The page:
Our Composting Campaign is starting to heat up. With Horsham Council charging £42 a year for brown top bin collections (as of March 2021), now’s the time to think about setting up your own mini fertilizer factory.   Why transport green waste half way across the county when you can make great compost yourself? 

Everything you wanted to know about composting (but were afraid to ask)

Tips to get you started

Compost produced from green household and garden waste is highly nutritious and can be used to spread over your vegetable patch or as a mulch on your flower beds.  Perhaps you think it’s a messy business?  That all you will get is a nasty smelly heap which might attract rodents?  WELL THINK AGAIN!  To produce lovely compost for using all round the garden and in your pots, all you need is a suitable container and some basic information.

There are 4 basic types of containers for making your own compost:

  • A traditional large ‘muck heap’ with three sides, easy to add to and dig out, but because of the space it takes up really only suitable for large gardens.
  • A wooden 4-sided container, one side removable to allow easy access.  Usually about a 60-100cms square, easy to make, small enough to site in an odd corner of most gardens.
  • A recycled plastic ‘Dalek’.  Cheap to buy (£15 in March 21): councils often have special deals.  Two sizes to fit most gardens.  Not so easy to ‘turn/aerate’ but much neater than the wooden type and very efficient.
  •  The ‘tumbler’ type of composter.  These certainly make it easier to ‘turn’ the rotting material but can get very heavy when full, and are not the most attractive of garden artefacts.  However they have their fans!

There is a 2021 trail of a ‘Hot Bin‘ in Horsham (which takes anything from cooked food waste  to peelings), so hopefully that will be come a future option.

So!  Once you have decided on your composter and got it into position, what are you going to put into it?  Much more than you would think!  But the most important thing to remember is to mix your greens with your browns, that is, to aim to have equal quantities of leafy stuff and twiggy/papery stuff.    Into your brand new composter you can put:

  • Greens:  all your kitchen vegetable waste + tea bags and coffee grounds, your green garden waste (except roots of perennial weeds), pet and human hair (yes!), the contents of your Hoover bag (yes!)
  • Browns dry sticks and stems and twiggy bits from the garden (cut into short lengths, they decompose quicker), torn-up cardboard, scrunched up paper (not however, the glossy/coloured stuff you get with junk mail), shredded invoices/bank statements etc, torn-up newspaper.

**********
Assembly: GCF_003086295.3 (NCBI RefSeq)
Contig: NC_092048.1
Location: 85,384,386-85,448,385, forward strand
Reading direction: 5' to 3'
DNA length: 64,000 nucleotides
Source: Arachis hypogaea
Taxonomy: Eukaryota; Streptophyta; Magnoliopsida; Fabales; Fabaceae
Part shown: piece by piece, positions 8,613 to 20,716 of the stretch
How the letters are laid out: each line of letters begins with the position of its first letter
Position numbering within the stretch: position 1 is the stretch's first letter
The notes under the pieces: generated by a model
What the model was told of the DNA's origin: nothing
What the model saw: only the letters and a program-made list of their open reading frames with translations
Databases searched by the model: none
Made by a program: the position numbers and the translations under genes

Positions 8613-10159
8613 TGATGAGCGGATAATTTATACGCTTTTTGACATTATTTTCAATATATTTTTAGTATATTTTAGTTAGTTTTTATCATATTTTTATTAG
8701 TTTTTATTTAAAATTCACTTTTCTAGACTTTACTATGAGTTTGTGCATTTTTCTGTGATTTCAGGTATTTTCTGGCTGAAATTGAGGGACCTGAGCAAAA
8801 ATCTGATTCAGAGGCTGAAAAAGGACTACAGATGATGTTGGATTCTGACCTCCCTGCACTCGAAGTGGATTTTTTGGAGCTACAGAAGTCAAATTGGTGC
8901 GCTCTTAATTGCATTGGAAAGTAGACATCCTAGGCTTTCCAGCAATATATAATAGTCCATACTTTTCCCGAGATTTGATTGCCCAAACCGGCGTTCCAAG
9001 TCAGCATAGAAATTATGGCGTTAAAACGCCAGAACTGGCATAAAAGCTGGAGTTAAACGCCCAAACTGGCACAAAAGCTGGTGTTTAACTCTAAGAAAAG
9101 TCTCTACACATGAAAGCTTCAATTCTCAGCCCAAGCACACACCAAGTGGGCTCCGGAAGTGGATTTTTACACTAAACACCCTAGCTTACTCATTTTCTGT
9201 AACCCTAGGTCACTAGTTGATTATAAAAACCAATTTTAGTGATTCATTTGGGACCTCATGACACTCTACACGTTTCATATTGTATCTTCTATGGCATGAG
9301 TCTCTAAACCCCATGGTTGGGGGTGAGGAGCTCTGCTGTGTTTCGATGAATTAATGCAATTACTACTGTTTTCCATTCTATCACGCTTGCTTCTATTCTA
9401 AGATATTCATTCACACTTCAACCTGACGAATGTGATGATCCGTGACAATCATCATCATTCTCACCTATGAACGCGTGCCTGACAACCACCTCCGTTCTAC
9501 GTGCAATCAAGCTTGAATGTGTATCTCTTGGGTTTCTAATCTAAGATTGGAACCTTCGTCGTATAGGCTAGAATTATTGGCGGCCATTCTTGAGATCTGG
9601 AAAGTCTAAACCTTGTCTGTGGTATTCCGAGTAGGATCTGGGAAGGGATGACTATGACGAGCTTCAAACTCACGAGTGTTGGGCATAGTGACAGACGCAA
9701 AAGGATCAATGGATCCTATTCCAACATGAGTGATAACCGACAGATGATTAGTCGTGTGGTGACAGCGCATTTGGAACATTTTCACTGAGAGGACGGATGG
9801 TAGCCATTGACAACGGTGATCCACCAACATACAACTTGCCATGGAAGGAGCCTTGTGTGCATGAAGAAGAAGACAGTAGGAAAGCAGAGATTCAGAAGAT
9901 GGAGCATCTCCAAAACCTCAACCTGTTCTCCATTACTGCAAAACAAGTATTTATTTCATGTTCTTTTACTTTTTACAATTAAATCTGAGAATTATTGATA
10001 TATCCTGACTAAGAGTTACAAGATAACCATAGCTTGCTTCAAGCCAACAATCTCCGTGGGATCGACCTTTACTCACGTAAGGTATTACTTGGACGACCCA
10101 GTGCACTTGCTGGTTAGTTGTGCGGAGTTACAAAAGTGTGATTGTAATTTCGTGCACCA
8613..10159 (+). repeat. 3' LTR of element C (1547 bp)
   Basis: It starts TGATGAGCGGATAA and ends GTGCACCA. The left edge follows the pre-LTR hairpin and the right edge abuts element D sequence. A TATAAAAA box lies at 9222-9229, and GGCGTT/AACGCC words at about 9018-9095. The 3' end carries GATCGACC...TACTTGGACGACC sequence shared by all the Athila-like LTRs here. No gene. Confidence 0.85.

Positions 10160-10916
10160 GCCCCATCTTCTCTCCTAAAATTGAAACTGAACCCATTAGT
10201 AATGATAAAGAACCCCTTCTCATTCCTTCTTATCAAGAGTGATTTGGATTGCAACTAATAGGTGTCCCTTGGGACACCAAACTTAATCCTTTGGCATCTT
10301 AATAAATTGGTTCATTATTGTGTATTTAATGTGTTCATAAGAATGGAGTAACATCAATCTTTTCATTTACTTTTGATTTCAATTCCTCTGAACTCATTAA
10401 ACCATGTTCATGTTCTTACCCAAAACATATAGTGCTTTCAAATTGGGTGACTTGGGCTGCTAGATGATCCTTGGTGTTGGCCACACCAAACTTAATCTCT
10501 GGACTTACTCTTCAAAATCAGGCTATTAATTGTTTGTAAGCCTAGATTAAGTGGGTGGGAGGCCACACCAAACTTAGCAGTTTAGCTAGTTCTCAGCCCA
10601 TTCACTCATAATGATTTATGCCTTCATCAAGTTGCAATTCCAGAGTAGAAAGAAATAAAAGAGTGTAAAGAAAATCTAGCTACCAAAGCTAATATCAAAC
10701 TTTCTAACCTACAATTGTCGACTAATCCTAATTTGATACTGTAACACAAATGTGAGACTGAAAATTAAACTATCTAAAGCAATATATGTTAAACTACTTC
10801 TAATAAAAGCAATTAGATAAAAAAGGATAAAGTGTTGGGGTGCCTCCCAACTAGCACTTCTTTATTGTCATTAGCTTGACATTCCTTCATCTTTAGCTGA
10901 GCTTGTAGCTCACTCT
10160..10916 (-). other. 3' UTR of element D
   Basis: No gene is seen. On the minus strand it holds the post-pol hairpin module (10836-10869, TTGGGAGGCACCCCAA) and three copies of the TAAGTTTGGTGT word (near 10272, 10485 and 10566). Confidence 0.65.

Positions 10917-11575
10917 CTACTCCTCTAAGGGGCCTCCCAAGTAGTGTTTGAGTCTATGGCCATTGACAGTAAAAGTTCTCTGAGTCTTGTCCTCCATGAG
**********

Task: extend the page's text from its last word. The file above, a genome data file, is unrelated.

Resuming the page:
All you have to remember is not to have too thick a layer of any one item, to balance the greens and the browns, and to ‘turn’ the material regularly to allow the air in which keeps it decomposing nicely.  It is excellent (but not essential) if you can find room for two heaps then you can fill one and leave it to ‘cook’ while you fill the other one.
How long does it take?   It depends on how often you ‘turn’ the heap to aerate it and what sort of a mix you have.  It can be as quick as 2 months in a ‘tumbler’ – but in a normal heap it’s best to leave it a year at least.  Some people shred their garden waste before adding it to the heap, this helps it decompose much quicker and looks neater when you finally spread it round your roses!
Turning compost really helps to speed it up, as it get air in and mixes up the brew.  If you have several different heaps next to each other, moving it from one to another at the end of the season will do this job nicely.  You can buy various types of aerators that you can use for mixing compost in situ.  Here’s one that only costs a tenner.   You screw or jab it into your heap, then lift the handle to get some air in and mix it around.

Useful links – for beginners
West Sussex’s Get Composting website – with special deals on composters, wormeries, and various composting accessories.
Royal Horticultural Society Composting Advice – if they don’t know, who does?
The Ultimate Compost Guide – from the excellent Robinsonloveplants website – a comprehensive guide including a video on how to make compost tea!
The Ultimate Guide to Making Compost – similar title, but this one is from the US-based Gardening Mentor website.
Garden Organic’s video guides – two easy to understand videos, Part 1 on how to make compost and Part 2 on how to use it.
Horsham District Council’s brown bin collection page – where you can find out about the new collection charges, and sign up if you want to continue to get your brown top bins collected.

More links – now you’re an expert !

How to compost weed seedsa video from the BBC showing how you break down weed seeds in a bag.
Composting woody waste – an article on the RHS website on how to deal with the tough stuff.
Composting food waste in Bokashi bins – this is a traditional Japanese method that uses a mix of a mix of bacteria, fungi and yeast to turn your kitchen scraps & leftovers including meat, fish, fruit & vegetable waste into liquid feed & nutrient-rich fertiliser for your garden.  Click here for info.

240L Organics/Compost Container | Wheelie Bins Online

Ideas for re-using Brown-Top Bins

With the Council charging for Brown-Top bin collections you may have decided to save money and not to sign up for this.  So what do you do with your old bin?  Taking it to the tip and adding it to landfill would be sacrilege.  They are big, strong, and mobile – so surely there must be some creative alternative uses for them.  Yes there are:

  • Turning them into composters –  drill plenty of holes in the bottom to get air in and let moisture drain, and you have a brilliant composter on wheels.
  • Turn them into a mobile water butt – by adding a tap.

If you need help converting it, Mike’s Handyman Service  can help.   Call 07799804505 to get a quote.